15 May – Voting for God

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Easter 5

Revelation 7:9-17
Psalm 148
Matthew 6:1-6

In a sentence:
Regardless of what we believe and hope for, it is all oriented towards God’s promised peaceful kingdom

While flicking through the Australian Electoral Commission’s “official guide” pamphlet to next week’s election, I was struck by a representation of one of those cardboard polling booth set-ups we all know: little enclosed shelters in which we are able to vote without those next to us knowing how we have voted.

In what was perhaps a moment of inspiration, or just as an instance of the odd way brains work – or mine at least! – I thought of Jesus’ teaching on prayer, which we’ve heard today: “whenever you pray, go into your room and shut the door and pray to your Father who is in secret; and your Father who sees in secret will reward you” (Matthew 6.6). It seemed to me that those people pictured in the pamphlet’s polling booths could have been monks praying in their cells, which led me to wonder about the relationship between praying and voting.

Doubtless, some pray while voting. This is the attempt to “supercharge” our vote. In a close electoral race like this one, those who pray this way probably include prime ministers, opposition leaders, and candidates in marginal seats.

Whatever might be said about supercharging our vote in this way, I’m more interested today in thinking about voting as praying – voting as a prayer in itself. For what else are both votes and prayers but the expression of a desire for a particular world not yet realised? Prayer springs from recognising our condition between yesterday and tomorrow. Today is received from yesterday in thanksgiving or lament – in prayer – and tomorrow is sought as an extension or overcoming of today – in prayer as petition and intercession. Voting is entirely the same, the electorate standing between yesterday and tomorrow, embracing or rejecting yesterday for some envisaged tomorrow. To vote or to pray is to express our feeling for the best future.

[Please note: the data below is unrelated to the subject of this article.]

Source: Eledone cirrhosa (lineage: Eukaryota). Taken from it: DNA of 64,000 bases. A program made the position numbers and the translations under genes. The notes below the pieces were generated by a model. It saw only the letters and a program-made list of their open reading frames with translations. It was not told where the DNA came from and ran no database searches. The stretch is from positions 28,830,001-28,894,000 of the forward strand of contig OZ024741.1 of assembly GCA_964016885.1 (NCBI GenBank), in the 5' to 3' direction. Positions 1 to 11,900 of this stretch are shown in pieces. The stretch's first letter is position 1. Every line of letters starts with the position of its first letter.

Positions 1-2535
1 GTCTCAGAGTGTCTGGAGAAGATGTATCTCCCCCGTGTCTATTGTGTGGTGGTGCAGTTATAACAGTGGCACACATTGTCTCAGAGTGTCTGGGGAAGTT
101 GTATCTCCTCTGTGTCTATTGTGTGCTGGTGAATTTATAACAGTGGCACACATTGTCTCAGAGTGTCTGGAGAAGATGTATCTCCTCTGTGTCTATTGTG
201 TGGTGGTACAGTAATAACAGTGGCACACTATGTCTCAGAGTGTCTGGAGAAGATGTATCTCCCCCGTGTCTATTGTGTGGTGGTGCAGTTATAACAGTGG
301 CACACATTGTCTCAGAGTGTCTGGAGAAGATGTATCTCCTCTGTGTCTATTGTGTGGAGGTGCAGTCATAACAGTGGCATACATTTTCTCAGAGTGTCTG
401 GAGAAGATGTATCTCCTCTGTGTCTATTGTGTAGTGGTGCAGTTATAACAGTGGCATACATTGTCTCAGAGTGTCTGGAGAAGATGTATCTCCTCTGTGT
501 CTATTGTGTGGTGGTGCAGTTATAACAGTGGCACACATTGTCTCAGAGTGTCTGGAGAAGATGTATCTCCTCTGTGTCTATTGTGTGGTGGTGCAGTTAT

The campaign slogans of the major parties are revealing in this respect. In the blue corner, we have “Strong economy. Stronger future”. In the red corner, we have “A better future”. In the green corner, there is no central slogan but the first assertion you meet on their website is “The time is now to vote for a better future” (May 13). This is just what we will enact later in today’s service: the time is now to pray for a better future.

The book of Revelation, of course, concerns itself with tomorrow. Yet in Revelation on the one hand, and in a modern political context on the other, the relationship between the present and the future is entirely different. Today, we are highly conscious that the future is something laid upon us to create. In the New Testament – and not least in the book of Revelation – the future is a gift.

This is perhaps – unconsciously – one of the deeper reasons we have an aversion to the book of Revelation. While the apocalyptic genre with its fantastic imagery is difficult enough for modern minds to fathom, more offensive is that God is the only real protagonist in all the action of Revelation. If we have a role in what the book portrays, it is as witnesses – either in the role of John the Seer himself or as one in the multitudes gathered around the throne, praying: “Salvation belongs to our God who is seated on the throne, and to the Lamb!” (Revelation 7.10). This is precisely not “Salvation belongs to Scott” or “to Anthony” or the “to the voting public”. The book of Revelation has no place for the political activist which most of us are, except perhaps in the figure of the martyrs around the throne. But their time is also over. Only God truly “acts” in this vision, in the sense of action we understand ourselves to be undertaking in voting or agitating for change.